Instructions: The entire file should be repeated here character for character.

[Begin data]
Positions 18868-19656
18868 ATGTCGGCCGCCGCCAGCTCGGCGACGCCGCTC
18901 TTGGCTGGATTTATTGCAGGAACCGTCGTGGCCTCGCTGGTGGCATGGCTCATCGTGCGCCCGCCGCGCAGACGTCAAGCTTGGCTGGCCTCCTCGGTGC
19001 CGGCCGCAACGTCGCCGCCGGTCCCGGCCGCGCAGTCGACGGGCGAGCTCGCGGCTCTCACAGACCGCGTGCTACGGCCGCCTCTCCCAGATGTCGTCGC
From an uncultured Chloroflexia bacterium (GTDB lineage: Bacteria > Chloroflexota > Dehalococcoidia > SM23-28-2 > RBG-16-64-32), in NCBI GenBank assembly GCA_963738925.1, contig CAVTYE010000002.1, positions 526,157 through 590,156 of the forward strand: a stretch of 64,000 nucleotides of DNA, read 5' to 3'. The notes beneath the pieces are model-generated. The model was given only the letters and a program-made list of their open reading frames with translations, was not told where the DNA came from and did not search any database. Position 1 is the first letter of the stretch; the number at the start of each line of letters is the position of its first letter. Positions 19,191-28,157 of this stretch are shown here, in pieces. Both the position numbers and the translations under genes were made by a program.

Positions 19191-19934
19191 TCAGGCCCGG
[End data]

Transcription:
Positions 18868-19656
18868 ATGTCGGCCGCCGCCAGCTCGGCGACGCCGCTC
18901 TTGGCTGGATTTATTGCAGGAACCGTCGTGGCCTCGCTGGTGGCATGGCTCATCGTGCGCCCGCCGCGCAGACGTCAAGCTTGGCTGGCCTCCTCGGTGC
19001 CGGCCGCAACGTCGCCGCCGGTCCCGGCCGCGCAGTCGACGGGCGAGCTCGCGGCTCTCACAGACCGCGTGCTACGGCCGCCTCTCCCAGATGTCGTCGC
From an uncultured Chloroflexia bacterium (GTDB lineage: Bacteria > Chloroflexota > Dehalococcoidia > SM23-28-2 > RBG-16-64-32), in NCBI GenBank assembly GCA_963738925.1, contig CAVTYE010000002.1, positions 526,157 through 590,156 of the forward strand: a stretch of 64,000 nucleotides of DNA, read 5' to 3'. The notes beneath the pieces are model-generated. The model was given only the letters and a program-made list of their open reading frames with translations, was not told where the DNA came from and did not search any database. Position 1 is the first letter of the stretch; the number at the start of each line of letters is the position of its first letter. Positions 19,191-28,157 of this stretch are shown here, in pieces. Both the position numbers and the translations under genes were made by a program.

Positions 19191-19934
19191 TCAGGCCCGG